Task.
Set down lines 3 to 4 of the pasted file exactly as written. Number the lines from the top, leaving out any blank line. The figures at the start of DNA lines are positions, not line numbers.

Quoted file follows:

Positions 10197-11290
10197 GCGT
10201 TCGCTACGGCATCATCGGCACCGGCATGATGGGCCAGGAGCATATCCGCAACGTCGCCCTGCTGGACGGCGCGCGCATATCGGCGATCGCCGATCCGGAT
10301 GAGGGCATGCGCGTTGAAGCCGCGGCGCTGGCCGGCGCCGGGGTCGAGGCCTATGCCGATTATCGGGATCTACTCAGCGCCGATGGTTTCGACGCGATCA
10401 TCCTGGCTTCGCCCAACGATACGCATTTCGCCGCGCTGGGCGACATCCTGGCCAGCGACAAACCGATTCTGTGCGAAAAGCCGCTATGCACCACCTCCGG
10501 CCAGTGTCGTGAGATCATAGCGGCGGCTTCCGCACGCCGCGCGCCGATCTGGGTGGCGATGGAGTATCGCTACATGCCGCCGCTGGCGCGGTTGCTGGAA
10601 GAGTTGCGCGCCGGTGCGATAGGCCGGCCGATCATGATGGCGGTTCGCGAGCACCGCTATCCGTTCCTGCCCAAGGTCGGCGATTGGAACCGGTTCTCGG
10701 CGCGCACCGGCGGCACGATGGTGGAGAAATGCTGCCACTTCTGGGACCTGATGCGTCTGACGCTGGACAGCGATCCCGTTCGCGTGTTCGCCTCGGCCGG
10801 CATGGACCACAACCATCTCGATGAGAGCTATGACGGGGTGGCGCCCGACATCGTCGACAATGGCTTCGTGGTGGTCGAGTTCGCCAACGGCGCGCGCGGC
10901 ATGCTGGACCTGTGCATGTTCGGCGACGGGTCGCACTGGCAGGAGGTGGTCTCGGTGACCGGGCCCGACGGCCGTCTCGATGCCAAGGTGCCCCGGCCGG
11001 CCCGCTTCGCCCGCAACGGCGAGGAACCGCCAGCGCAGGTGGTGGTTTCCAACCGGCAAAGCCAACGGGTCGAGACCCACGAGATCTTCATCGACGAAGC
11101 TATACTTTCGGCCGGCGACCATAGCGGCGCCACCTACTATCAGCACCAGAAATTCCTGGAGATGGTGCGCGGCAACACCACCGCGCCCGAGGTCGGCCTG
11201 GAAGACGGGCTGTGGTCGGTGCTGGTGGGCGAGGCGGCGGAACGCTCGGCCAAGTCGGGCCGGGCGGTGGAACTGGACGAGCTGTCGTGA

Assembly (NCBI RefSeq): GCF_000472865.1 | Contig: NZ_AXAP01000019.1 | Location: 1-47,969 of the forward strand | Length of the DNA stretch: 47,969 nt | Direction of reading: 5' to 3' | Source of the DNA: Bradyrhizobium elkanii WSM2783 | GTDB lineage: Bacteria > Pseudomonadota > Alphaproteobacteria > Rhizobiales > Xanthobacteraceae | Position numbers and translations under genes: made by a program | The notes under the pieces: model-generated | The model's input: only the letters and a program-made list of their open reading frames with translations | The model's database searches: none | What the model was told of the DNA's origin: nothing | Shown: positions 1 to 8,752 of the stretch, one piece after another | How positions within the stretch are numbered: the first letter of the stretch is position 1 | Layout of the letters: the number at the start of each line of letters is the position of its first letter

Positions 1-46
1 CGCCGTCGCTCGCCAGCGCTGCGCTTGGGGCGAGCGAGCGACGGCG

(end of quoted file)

10201 TCGCTACGGCATCATCGGCACCGGCATGATGGGCCAGGAGCATATCCGCAACGTCGCCCTGCTGGACGGCGCGCGCATATCGGCGATCGCCGATCCGGAT
10301 GAGGGCATGCGCGTTGAAGCCGCGGCGCTGGCCGGCGCCGGGGTCGAGGCCTATGCCGATTATCGGGATCTACTCAGCGCCGATGGTTTCGACGCGATCA